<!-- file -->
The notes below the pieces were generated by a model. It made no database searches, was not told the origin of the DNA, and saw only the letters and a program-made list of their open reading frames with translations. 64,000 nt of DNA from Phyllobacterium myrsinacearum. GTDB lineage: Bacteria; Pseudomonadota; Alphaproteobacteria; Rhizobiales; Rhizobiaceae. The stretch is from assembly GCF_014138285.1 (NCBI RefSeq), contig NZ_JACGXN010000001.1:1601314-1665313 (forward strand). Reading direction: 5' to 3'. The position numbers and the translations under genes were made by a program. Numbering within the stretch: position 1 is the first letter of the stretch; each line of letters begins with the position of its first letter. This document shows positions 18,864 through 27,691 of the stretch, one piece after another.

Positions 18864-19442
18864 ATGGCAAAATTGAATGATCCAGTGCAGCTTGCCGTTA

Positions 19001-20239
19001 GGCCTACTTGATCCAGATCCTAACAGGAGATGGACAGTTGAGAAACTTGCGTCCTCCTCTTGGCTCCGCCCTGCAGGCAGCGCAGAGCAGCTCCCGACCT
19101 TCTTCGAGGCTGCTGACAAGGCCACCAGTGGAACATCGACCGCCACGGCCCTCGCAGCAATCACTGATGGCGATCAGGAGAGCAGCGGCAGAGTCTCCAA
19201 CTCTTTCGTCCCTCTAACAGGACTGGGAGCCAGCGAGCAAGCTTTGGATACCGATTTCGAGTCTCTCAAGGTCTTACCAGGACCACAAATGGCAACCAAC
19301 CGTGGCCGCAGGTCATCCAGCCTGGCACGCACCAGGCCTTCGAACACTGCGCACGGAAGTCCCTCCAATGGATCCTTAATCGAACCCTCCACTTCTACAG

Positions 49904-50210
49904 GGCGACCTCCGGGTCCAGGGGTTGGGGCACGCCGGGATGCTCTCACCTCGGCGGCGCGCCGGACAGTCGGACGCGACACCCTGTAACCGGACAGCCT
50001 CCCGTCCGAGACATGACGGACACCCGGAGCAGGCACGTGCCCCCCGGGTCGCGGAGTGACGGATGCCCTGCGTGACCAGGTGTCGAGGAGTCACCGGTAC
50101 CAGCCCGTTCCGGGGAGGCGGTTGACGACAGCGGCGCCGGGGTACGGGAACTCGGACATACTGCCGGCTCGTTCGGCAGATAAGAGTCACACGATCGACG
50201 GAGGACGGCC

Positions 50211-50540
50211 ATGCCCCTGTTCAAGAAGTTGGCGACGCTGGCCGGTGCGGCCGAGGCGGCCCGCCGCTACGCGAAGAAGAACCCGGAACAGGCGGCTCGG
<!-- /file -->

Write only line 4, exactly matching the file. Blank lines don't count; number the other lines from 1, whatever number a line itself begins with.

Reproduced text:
Positions 19001-20239